For those who missed today's liturgy, I share the following...
Lee G. Jefferson – Burial Sermon, May 19, 2021
Wisdom 3:1-5, 9, Psalm 139:1-11, Revelation 21:2-7, John 6: 37-40
Delivered with all my love, The Rev’d T. Whitfield Stodghill, III – Whit+
Every year, the Church’s calendar rolls round and round like a great wheel. Today we find ourselves at the conjunction of Easter and Pentecost. There is no better time to celebrate the life, and witness of Lee Jefferson. Lee was, and will ever be, a living witness to God’s ability to bring freedom from bondage, life from death. Lee was set on fire by the Holy Spirit. See, God makes all things new.
On the desk of my office is a small, frosted, glass bird. It is a reminder of the day I was ordained a deacon at another Grace church, Grace Cathedral in San Francisco. That afternoon, a friend and I had a reception at the seminary to celebrate the day. As we cleaned up, we carried leftovers from the activity room back to the refectory. The doors were propped open. On almost the last trip, I found two small birds, trapped in the dining space. I longed to set them free. They had flown in the open door, and I worked to shoosh them out. One paused – looked directly at me – hopped up the steps – and flew out the door. The other – flew to a scupper window I had opened – paused on the frame – cocked its head - looked me in the eye – and flew to freedom. That night, lying in bed with Dawnell, Bishop Swing’s words from our ordination sermon and the day’s Gospel from Matthew rang loud. “Have no fear, Are not two sparrows sold for a penny? Yet not one of them will fall to the ground apart from your Father… So do not be afraid; you are of more value than many sparrows.” We are of infinite worth to God. I woke Dawnell, and shared it all, and I wept with thanks-filled tears of joy.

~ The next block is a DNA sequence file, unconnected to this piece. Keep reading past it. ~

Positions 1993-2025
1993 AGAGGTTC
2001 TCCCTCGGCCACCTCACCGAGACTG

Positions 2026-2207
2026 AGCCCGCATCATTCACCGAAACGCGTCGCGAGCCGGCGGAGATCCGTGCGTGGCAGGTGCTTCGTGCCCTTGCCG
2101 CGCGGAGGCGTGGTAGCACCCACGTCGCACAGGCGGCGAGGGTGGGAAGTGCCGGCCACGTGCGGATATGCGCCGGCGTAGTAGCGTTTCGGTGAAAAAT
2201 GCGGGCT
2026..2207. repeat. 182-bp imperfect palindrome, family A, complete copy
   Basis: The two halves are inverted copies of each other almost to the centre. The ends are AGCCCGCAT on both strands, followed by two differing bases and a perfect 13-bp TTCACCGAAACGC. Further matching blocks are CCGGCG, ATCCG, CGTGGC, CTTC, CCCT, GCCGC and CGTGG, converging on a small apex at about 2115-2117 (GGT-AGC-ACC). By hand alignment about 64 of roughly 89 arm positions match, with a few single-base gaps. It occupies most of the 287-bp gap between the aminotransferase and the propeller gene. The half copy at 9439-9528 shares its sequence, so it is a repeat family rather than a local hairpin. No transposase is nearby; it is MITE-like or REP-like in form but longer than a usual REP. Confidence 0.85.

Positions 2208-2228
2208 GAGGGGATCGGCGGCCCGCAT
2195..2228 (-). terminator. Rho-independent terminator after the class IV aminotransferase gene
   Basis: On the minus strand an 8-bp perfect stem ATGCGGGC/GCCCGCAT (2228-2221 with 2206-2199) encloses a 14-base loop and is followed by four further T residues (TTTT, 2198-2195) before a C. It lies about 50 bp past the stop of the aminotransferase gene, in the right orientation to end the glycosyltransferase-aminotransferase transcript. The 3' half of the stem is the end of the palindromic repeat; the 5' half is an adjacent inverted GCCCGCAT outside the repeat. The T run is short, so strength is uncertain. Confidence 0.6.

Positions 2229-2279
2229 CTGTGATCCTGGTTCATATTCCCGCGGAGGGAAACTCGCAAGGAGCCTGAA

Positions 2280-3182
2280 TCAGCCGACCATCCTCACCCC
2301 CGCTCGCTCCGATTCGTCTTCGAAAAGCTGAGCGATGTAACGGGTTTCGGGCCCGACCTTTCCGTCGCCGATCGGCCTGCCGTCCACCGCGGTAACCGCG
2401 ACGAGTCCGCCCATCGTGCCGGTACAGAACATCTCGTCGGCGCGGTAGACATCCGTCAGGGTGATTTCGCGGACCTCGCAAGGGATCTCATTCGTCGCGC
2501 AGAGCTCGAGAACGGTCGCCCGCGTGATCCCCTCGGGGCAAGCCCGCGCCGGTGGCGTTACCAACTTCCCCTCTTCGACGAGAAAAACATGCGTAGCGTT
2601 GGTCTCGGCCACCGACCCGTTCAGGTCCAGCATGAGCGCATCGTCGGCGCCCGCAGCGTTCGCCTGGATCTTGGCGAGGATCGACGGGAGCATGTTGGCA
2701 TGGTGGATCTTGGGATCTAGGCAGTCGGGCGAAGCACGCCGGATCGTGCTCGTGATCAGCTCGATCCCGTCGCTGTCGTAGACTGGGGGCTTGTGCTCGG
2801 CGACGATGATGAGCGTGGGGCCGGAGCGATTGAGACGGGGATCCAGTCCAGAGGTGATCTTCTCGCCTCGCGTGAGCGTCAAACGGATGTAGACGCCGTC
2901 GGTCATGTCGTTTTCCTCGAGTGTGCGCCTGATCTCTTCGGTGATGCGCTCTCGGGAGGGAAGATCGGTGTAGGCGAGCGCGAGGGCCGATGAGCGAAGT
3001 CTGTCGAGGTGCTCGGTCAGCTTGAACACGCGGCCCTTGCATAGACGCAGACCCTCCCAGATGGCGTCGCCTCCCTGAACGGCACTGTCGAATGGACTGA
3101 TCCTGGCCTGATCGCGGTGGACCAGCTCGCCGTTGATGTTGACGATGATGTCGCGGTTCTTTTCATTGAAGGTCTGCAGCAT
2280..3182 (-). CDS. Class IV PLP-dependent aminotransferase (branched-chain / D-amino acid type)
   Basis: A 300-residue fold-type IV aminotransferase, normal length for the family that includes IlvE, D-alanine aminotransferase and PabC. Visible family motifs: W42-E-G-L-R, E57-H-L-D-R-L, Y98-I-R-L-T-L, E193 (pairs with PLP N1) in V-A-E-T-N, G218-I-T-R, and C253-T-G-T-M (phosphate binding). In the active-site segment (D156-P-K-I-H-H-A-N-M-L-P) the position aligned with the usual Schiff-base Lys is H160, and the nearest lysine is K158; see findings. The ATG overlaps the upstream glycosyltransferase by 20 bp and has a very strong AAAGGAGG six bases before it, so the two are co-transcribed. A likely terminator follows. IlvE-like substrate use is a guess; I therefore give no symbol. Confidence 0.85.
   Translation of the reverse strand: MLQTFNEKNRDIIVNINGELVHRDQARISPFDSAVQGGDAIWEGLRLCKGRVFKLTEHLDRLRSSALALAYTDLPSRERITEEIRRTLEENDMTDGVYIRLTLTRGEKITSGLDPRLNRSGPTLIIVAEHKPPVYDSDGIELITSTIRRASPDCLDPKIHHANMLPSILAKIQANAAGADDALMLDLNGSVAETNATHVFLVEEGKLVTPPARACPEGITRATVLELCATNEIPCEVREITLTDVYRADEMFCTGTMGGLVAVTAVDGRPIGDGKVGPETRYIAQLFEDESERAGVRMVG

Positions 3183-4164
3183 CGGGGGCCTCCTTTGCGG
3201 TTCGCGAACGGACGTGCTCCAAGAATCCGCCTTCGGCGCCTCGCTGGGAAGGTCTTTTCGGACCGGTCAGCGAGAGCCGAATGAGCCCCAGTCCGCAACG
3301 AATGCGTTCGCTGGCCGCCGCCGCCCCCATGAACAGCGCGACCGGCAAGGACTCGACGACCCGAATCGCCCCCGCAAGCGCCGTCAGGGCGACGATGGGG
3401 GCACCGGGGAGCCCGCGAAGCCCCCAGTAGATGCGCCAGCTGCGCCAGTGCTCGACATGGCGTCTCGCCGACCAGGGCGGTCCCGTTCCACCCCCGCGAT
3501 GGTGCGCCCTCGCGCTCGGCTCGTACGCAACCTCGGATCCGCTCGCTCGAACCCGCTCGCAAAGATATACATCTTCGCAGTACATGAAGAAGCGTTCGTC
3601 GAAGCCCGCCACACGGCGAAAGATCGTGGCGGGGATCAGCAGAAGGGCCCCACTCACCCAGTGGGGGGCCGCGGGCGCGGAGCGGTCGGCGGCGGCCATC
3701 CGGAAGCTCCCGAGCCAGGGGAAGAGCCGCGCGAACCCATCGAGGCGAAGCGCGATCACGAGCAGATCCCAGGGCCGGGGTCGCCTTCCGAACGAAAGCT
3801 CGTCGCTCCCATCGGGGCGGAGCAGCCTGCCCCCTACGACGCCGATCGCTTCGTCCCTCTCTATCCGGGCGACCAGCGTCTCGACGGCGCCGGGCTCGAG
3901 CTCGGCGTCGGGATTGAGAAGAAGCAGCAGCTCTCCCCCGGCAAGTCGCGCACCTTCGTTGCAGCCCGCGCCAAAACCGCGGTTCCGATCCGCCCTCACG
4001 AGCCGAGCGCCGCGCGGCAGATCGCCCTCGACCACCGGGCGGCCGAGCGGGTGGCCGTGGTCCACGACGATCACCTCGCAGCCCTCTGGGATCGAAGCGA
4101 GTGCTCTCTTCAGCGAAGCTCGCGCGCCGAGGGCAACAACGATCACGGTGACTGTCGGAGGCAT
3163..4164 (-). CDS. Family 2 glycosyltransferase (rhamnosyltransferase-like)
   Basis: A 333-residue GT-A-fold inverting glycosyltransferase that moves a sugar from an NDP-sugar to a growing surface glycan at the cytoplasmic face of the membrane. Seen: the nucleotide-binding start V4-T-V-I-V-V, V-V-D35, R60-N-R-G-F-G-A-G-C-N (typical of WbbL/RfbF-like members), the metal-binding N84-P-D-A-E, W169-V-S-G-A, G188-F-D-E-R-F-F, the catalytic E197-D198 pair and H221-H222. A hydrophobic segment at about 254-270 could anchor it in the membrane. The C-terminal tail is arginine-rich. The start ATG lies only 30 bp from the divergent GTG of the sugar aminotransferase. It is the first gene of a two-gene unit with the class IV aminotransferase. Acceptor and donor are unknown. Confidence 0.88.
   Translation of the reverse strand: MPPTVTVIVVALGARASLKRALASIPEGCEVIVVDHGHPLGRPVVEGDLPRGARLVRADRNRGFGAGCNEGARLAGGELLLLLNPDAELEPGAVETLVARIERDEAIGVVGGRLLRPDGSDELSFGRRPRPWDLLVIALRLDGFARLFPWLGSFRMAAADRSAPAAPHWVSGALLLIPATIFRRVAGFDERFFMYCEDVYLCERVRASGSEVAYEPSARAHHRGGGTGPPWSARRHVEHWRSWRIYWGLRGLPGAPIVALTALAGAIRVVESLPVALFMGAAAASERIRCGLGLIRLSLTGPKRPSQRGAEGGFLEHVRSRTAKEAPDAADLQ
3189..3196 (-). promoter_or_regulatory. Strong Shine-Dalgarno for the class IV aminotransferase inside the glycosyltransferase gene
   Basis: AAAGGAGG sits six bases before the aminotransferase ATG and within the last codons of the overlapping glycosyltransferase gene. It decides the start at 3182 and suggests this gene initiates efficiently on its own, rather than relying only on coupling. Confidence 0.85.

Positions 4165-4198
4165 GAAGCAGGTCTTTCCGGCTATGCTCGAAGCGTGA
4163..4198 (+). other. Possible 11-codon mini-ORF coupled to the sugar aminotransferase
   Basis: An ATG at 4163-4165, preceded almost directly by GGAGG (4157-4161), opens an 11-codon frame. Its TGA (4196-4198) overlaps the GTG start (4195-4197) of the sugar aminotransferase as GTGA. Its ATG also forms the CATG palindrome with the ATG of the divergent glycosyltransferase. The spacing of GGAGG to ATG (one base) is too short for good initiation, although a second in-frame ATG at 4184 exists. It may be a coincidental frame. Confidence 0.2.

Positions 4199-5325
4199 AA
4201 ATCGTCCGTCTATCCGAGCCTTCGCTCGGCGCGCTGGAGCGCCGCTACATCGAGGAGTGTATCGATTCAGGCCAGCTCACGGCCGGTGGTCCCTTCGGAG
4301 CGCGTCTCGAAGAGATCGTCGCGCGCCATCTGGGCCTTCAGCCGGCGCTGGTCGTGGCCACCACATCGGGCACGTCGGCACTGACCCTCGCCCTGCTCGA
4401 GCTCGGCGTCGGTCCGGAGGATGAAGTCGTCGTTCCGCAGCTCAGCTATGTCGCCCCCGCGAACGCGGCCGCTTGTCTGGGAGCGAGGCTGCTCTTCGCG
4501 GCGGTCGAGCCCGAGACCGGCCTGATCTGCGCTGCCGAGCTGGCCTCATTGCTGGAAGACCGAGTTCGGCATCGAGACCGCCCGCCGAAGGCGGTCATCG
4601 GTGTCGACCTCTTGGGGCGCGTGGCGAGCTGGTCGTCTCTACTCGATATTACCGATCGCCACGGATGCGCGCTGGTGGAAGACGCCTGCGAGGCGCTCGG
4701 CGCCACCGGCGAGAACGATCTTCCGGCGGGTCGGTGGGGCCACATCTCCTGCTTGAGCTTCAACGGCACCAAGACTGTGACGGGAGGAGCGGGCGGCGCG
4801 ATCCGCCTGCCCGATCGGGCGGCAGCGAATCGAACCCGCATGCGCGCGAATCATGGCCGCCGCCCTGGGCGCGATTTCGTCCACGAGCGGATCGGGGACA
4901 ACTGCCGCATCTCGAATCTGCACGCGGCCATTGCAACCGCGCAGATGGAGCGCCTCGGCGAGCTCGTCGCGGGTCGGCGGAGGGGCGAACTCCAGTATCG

Bishop Swing told us that in life, and in ministry, we would be greatly hurt, even by the Church. But, he said, we would be greatly loved, by God, by others, and by the Church. Lee was greatly hurt by others, and by the world. But Lee was greatly loved by God, by others, and by the Church. The Church got it exactly right for Lee.
Several years ago, Lee came to me, sat in my office. Surely, God was in that place. So, was my little glass bird. Lee said to me, “For a long time, I have wanted to serve the Church. I haven’t known how. I want to help you, too. I think I need to do that now, but I don’t know how, or what to do. Maybe I could be a deacon, a servant?” Without hesitation, I said, “Let’s spend some time thinking, and discerning. Talk to Rita. I think you are called to be a priest.” Lee was speechless.
Lee served as lector, and Eucharistic Minister at St. Alban’s. I knew he struggled to read in front of others, but he was always there. He served in many other ways too. Lee was a person of great faith. In time, he told me that he was dyslexic, how he struggled in school, and how he was told he was stupid, and lazy from a young age. “People see Georgia Tucker school, and talk about what a pretty building it is,” Lee said. “I see a prison.”